“You have to play politics with your emotions”

Suit, round glasses, short gray hair…

Suit, round glasses, gray and short hair, he cultivates a rather stern look and slaloms in his expression between humor, charm or often anger. Nothing seems to distract him from his strategy of disrupting and tearing apart. According to him, it is about “a cultural battle that will be won against the extreme right”. “These controversies have the merit of reconfiguring the public debate. Until now, the reactionary camp dictated its topics: security, immigration… We are in the process of regaining control. After that, we talk about the meat industry, the genre…”

Childhood in Charente

Sandrine Rousseau also claims to speak in the first person singular. “If you want to reconnect people to civil discourse, you have to make politics with your emotions and your lived experience. I get a lot of attacks, but also a lot of support. I keep my line, I’m fine with myself. »

Where does this armor come from, this indifference seemingly proportionate to the outcry his walks cause? For his detractors, the answer is clear: ambition, self-promotion. “Despite a weak political base, he has found a way to create a media presence that is completely disproportionate,” complains one left-leaning elected official.

“Sandrine reduced her meat consumption, but not the Ayatollah”

Her father, 77-year-old Yves Rousseau, clearly speculates otherwise: “Sandrine is angry because things are not moving. About femicides, climate emergencies… That’s his driving force,” he explains in a cafe in La Rochelle.

Coming from Val-de-Marne, the Rousseau family settled in Charente-Maritime in 1980. He was a tax inspector and his wife Evelyn was a civil servant. Both were active in the CFDT. He was the mayor of Nieul-sur-mer in 2001-2008, a socialist. Today, family meals bring two lefties together around the table. Social democratic father, ecofeminist daughter. “We don’t always agree, but we talk and laugh a lot when he spends his holidays here. We love a good lunch, sharing a good prime rib. Sandrine has reduced her meat consumption, but nothing about the Ayatollah. »

“He’s a fighter”

“What is Sandrine Rousseau doing? That day, he was interested in the front page of “L’Opinion” newspaper. The title pokes fun at Yves Rousseau. Rutin… “People talk to me about her all the time. People tell me they don’t agree, but many ask me to encourage him. If it wasn’t for his thick skin, I would have suffered. He is a warrior. He uses this form, which some consider excessive, to open arguments and talk about the essence. »

He remembers a “serious” child, an insatiable reader. She grew up with a “deconstructed” father: “I did the dishes, I cooked.” His wife Évelyne died in September 2013. Suffering from generalized cancer, he ended his life. A few weeks later, Sandrine Rousseau published a wonderful text on the legalization of assisted suicide, which even appeared in the columns of “Figaro”.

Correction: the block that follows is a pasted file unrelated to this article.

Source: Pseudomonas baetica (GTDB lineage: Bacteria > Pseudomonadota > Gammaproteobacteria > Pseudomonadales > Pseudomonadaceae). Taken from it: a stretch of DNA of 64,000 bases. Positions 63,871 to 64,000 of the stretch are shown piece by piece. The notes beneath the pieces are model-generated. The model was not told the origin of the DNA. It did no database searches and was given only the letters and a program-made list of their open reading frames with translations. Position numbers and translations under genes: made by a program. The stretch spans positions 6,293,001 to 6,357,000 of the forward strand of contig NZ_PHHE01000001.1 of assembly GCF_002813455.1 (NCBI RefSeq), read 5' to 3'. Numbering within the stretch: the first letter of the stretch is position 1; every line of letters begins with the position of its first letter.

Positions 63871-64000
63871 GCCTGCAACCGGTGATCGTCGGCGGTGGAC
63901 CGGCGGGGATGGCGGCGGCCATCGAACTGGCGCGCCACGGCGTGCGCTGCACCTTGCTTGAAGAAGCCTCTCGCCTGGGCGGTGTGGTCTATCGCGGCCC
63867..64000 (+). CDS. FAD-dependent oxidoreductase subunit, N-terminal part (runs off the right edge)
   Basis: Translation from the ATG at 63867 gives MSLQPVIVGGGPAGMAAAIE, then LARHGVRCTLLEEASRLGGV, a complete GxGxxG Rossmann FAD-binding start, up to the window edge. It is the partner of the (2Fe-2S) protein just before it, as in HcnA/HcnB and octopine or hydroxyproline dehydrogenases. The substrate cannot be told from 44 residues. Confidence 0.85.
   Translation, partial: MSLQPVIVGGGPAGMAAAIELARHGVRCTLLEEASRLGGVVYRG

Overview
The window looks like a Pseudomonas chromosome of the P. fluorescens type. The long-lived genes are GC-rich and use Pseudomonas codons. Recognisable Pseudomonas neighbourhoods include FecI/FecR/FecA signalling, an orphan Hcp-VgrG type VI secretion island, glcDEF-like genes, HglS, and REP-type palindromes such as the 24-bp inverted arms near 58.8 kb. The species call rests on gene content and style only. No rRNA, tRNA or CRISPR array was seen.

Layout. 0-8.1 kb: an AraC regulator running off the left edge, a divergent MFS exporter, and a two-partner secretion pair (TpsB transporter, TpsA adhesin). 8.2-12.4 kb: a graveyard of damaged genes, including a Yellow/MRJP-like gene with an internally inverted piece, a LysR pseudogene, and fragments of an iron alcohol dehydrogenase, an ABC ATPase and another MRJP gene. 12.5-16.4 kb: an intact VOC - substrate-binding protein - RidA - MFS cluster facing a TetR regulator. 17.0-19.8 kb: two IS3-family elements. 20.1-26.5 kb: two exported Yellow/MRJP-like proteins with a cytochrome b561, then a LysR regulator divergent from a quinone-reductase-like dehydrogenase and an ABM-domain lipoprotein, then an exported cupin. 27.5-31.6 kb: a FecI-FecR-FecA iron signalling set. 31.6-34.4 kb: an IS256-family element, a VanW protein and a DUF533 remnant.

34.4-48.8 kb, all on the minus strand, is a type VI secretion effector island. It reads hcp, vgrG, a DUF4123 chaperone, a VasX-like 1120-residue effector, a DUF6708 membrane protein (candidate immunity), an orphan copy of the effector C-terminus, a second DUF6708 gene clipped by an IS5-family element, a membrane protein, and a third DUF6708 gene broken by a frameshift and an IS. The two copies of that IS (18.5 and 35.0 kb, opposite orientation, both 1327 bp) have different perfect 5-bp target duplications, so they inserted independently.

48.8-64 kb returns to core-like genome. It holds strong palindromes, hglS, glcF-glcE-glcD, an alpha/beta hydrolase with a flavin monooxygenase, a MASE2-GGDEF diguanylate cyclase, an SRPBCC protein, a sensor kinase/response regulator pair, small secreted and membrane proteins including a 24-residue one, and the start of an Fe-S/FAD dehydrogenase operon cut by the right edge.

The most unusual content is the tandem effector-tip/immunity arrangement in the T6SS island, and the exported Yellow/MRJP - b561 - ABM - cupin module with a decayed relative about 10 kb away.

He was little known at the time. Among others, head of EELV, lecturer-researcher in economics, vice-president of the University of Lille. In 2015, he was at the top of the regional list in Nord-Pas-de-Calais, but it was unsuccessful (4.8% of the vote). Sandrine Rousseau is moving away from politics, moving towards other warrior horizons.

In 2017, she founded Parler, an association for victims of sexual violence, after accusing MP Denis Baupin of sexual assault in 2016. At the same time, she discovered Rachel Carson, Françoise d’Eaubonne or, when she was younger, Emilie Hache, pioneers of ecofeminism.

“sexist bias”

As the MeToo wave breaks, Sandrine Rousseau returns to the political scene embodying this new sensibility, part of the same predation that thinks the male domination and exploitation of the planet has common causes. Unexpected success: During the environmental primaries in September 2021, he won almost half of the votes of 120,000 supporters against Yannick Jadot. “He knows how to meet the demand of young people who see that things are not going fast enough,” said Noël Mamère, who considers his friend Rousseau “necessary for environmentalists, carrying the real demand of society.” But his search for noise and radicalism backfires. His provocative tweets don’t add up to much. “Patriarchy, deconstruction… he’s more into social science than politics. It is not clear how his positions can be translated into public policy. Should barbecues be banned? asks the Bordeaux ecologist.

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